Phylogenetic risk assessment is robust for forecasting the impact of European insects on North American conifers

Daniel R. Uden, Angela M. Mech, Nathan P. Havill, Ashley N. Schulz, Matthew P. Ayres, Daniel A. Herms, Angela M. Hoover, Kamal J.K. Gandhi, Ruth A. Hufbauer, Andrew M. Liebhold, Travis D. Marsico, Kenneth F. Raffa, Kathryn A. Thomas, Patrick C. Tobin, Craig R. Allen

Research output: Contribution to journalArticlepeer-review

6 Scopus citations


Some introduced species cause severe damage, although the majority have little impact. Robust predictions of which species are most likely to cause substantial impacts could focus efforts to mitigate those impacts or prevent certain invasions entirely. Introduced herbivorous insects can reduce crop yield, fundamentally alter natural and managed forest ecosystems, and are unique among invasive species in that they require certain host plants to succeed. Recent studies have demonstrated that understanding the evolutionary history of introduced herbivores and their host plants can provide robust predictions of impact. Specifically, divergence times between hosts in the native and introduced ranges of a nonnative insect can be used to predict the potential impact of the insect should it establish in a novel ecosystem. However, divergence time estimates vary among published phylogenetic datasets, making it crucial to understand if and how the choice of phylogeny affects prediction of impact. Here, we tested the robustness of impact prediction to variation in host phylogeny by using insects that feed on conifers and predicting the likelihood of high impact using four different published phylogenies. Our analyses ranked 62 insects that are not established in North America and 47 North American conifer species according to overall risk and vulnerability, respectively. We found that results were robust to the choice of phylogeny. Although published vascular plant phylogenies continue to be refined, our analysis indicates that those differences are not substantial enough to alter the predictions of invader impact. Our results can assist in focusing biosecurity programs for conifer pests and can be more generally applied to nonnative insects and their potential hosts by prioritizing surveillance for those insects most likely to be damaging invaders.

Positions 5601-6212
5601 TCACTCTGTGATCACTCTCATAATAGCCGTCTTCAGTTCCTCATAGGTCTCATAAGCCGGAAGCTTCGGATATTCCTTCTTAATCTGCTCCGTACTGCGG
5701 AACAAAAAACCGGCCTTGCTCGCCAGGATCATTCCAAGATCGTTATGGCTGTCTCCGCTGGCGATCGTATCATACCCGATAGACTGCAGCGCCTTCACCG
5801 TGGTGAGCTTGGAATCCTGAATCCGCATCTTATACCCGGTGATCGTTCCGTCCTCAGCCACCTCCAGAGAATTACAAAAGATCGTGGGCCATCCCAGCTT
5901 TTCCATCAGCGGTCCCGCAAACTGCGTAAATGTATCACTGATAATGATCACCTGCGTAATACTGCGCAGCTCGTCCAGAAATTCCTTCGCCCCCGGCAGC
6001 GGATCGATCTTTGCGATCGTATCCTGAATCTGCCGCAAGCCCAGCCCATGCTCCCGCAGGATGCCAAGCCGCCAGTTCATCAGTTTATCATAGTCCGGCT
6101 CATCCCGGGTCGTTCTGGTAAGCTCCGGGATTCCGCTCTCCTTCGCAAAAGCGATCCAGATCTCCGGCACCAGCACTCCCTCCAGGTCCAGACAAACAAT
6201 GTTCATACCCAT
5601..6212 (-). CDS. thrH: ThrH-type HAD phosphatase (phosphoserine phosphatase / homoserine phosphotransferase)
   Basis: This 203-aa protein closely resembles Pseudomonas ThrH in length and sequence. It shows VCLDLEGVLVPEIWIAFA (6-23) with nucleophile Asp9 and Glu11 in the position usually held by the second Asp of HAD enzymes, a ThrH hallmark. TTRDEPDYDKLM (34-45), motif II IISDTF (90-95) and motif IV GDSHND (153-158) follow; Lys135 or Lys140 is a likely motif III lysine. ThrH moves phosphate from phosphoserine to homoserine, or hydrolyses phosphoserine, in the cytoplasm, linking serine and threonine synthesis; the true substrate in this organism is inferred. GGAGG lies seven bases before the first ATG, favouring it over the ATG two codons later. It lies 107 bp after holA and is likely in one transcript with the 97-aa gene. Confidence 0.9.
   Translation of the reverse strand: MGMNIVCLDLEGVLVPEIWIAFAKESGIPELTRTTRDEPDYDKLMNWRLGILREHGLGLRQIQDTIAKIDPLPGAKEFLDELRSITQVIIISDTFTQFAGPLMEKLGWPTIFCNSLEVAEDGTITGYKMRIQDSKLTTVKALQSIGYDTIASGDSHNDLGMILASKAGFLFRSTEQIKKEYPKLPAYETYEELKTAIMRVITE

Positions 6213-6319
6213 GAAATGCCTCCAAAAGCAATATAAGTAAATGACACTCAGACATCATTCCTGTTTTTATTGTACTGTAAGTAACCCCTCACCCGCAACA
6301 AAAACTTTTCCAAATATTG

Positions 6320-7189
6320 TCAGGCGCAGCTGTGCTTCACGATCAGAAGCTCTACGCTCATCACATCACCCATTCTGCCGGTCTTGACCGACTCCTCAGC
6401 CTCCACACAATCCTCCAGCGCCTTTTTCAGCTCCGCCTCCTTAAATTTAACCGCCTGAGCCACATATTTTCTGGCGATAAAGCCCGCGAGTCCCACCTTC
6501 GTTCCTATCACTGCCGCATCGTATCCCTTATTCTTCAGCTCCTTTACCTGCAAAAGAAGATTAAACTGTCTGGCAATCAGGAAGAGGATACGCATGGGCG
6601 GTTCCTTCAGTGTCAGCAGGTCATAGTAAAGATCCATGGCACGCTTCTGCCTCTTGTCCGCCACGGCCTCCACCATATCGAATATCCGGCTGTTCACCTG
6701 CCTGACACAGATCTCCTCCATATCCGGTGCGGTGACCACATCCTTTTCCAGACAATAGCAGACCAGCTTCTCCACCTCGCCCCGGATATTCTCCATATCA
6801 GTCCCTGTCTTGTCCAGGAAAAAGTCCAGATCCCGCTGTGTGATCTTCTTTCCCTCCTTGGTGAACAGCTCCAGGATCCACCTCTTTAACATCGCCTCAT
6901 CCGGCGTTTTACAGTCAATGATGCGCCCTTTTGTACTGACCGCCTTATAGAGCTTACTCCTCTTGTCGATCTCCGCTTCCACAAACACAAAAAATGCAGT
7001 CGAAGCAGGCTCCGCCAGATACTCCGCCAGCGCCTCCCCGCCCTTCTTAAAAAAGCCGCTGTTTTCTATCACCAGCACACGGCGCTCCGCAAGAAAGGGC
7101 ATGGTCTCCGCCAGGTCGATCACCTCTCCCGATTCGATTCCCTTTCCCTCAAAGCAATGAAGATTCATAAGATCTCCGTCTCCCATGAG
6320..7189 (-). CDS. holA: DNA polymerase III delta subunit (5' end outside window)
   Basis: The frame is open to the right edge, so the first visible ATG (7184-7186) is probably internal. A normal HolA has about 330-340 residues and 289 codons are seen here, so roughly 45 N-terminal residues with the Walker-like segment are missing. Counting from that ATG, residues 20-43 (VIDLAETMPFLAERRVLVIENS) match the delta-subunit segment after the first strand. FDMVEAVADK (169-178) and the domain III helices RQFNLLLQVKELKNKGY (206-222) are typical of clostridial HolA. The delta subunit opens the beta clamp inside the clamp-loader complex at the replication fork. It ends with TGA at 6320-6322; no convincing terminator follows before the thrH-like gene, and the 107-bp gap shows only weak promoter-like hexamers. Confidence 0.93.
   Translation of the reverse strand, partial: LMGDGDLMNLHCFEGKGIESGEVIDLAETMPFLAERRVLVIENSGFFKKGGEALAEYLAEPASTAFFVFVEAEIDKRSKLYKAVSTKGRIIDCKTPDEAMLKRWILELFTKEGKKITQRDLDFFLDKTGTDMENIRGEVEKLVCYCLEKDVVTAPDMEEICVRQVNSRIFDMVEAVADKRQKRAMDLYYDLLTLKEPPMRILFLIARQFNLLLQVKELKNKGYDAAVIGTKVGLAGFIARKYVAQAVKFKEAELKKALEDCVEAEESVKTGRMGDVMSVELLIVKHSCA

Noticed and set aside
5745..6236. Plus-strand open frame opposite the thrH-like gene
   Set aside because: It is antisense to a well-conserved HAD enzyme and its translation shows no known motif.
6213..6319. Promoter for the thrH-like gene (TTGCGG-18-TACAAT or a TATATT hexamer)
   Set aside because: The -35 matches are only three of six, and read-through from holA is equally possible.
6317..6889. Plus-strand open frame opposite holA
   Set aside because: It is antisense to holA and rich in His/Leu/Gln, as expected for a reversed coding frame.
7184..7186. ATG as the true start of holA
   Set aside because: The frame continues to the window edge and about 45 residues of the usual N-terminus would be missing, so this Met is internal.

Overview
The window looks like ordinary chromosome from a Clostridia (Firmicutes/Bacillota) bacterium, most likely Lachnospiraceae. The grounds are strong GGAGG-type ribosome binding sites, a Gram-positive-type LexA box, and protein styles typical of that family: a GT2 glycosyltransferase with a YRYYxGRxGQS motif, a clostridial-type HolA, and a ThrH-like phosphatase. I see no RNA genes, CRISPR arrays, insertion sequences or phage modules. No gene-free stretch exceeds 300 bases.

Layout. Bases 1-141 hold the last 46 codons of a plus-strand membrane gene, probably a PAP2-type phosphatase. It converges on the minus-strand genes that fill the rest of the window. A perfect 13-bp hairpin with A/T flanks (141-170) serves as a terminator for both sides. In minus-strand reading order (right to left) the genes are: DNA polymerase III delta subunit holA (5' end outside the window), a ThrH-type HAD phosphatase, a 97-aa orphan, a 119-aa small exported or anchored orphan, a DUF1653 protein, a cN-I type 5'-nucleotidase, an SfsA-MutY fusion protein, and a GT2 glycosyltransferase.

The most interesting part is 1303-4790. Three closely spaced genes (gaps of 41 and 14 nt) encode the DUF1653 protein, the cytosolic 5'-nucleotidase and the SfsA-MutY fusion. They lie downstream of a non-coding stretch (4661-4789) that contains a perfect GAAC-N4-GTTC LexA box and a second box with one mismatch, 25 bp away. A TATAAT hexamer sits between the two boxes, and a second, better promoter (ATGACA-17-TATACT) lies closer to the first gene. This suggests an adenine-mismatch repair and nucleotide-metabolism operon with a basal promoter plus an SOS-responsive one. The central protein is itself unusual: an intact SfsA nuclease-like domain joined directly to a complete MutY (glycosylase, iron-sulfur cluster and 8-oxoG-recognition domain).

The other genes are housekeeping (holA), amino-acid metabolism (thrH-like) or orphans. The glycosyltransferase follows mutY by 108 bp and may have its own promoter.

Original languageEnglish (US)
Article numbere2761
JournalEcological Applications
Issue number2
StatePublished - Mar 2023
Externally publishedYes


  • conifer
  • herbivore
  • invasive species
  • phylogeny
  • risk analysis

ASJC Scopus subject areas

  • Ecology


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